Butterflies - Green-veined White (Pieris napi)
Adults can be seen on the wing from early April until September. There are generally two broods. Individuals from the first brood are smaller than the second brood. Females are generally more heavily patterned than the males having larger/darker and more black patches on the upper forewings but both sexes are very variable depending upon location and season.
- Larval Food Plants
- Key Sites
Garlic Mustard (Alliaria petiolata)
Hedge Mustard (Sisymbrium officinale)
Charlock (Sinapis arvensis)
Water-cress (Rorippa nasturtium-aquaticum)
Wild Cabbage (Brassica oleracea)
Wild Radish (Raphanus raphanistrum)
Nasturtium (Tropaeolum majus)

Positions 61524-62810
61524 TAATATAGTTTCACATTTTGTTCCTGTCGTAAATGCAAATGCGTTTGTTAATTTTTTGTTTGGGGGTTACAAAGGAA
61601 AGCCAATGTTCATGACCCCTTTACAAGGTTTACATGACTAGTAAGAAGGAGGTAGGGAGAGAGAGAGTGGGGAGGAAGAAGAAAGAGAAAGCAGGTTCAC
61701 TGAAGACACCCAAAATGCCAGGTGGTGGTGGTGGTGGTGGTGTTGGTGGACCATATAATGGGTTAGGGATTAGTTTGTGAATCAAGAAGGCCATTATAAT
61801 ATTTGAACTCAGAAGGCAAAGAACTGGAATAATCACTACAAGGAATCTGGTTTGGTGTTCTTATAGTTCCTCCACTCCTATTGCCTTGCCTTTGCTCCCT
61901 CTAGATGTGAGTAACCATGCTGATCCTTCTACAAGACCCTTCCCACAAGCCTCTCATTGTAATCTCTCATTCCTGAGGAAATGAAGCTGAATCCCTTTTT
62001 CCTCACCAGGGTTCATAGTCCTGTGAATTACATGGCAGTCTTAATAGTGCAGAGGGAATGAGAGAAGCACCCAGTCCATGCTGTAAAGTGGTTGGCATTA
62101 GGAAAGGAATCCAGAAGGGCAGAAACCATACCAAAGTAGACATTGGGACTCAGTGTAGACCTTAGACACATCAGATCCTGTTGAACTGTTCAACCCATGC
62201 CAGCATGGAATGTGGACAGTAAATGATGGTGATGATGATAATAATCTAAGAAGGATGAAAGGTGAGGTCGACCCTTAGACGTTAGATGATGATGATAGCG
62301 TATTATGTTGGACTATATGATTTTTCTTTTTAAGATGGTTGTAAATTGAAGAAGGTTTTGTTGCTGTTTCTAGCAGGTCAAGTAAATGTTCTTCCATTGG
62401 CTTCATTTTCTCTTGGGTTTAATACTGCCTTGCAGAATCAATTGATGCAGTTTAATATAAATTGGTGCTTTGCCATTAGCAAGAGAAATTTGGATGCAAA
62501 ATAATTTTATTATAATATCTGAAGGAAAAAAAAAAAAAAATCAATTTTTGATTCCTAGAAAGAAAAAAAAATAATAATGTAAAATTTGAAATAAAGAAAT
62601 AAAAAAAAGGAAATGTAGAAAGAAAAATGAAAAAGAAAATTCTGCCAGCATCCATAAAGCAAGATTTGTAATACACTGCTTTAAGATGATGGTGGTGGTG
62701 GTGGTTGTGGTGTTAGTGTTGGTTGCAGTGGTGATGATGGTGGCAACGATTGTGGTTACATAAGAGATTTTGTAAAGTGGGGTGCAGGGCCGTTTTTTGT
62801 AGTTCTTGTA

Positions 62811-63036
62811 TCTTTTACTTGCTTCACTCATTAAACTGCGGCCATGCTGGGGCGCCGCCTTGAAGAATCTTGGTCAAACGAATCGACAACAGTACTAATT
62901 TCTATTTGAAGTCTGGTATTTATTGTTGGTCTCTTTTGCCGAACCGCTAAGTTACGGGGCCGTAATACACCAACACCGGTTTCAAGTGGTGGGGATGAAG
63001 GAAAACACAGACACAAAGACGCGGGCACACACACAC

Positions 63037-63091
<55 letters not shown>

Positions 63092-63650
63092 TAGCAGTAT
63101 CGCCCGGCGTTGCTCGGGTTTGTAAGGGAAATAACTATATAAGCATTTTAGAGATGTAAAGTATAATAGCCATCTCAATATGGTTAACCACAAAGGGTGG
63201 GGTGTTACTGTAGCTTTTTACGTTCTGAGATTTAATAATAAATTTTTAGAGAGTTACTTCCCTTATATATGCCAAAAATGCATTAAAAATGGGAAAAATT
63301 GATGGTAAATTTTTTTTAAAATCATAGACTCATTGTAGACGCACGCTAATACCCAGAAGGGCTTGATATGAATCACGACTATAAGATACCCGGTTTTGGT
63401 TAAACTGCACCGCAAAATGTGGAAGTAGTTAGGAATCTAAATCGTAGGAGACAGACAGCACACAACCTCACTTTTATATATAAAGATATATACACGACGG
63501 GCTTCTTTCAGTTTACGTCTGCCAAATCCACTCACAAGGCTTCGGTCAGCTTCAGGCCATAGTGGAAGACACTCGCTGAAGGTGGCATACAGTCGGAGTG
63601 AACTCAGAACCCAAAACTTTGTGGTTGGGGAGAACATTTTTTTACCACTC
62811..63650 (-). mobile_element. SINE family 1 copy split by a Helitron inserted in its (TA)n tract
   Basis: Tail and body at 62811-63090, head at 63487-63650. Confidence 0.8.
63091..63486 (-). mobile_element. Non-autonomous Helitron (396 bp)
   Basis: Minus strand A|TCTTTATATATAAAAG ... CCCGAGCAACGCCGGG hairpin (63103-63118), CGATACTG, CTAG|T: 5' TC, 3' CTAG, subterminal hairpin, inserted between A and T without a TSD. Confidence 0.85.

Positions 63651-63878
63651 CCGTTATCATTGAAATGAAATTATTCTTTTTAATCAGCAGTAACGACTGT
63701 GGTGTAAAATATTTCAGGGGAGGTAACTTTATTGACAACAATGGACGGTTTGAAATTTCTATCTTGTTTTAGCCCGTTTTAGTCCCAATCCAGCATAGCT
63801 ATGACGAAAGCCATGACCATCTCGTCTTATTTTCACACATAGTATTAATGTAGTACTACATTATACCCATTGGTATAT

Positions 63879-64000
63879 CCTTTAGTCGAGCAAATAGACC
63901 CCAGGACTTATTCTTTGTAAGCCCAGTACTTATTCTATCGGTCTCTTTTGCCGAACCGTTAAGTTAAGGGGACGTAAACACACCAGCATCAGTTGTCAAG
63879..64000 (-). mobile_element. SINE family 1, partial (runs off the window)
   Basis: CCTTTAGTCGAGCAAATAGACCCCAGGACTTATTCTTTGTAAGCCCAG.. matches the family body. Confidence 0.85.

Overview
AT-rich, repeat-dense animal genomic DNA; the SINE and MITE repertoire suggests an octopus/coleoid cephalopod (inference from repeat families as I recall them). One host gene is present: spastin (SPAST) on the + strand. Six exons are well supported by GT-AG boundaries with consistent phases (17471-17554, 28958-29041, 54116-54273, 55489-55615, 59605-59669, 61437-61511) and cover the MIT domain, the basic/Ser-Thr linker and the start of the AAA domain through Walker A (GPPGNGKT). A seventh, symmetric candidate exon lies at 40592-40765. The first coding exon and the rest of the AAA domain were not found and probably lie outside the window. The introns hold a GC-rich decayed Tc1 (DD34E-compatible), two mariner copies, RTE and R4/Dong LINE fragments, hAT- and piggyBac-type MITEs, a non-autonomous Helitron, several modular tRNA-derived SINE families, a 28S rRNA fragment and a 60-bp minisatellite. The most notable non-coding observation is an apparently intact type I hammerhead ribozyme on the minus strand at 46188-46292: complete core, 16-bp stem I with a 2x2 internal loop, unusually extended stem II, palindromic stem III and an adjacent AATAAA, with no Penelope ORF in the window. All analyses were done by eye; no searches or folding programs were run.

Cuckooflower (Cardamine pratensis)
The Green-veined White occurs in almost all localities and one of the world's most successful butterflies. It prefers hedgerows and river banks with lush vegetation in sheltered, damp locations where the larval food plant and abundant nectar sources such as dandelion can be found.
Resident in Warwickshire.
A photographic slideshow displaying various images of the Green-veined White is currently in development.
Details of how you can supply your own photographs for display here will be made available soon.
The flight chart below is based on observations of the adult Green-veined White butterfly in Warwickshire between 2005 and 2008. Peak periods are shown in dark green.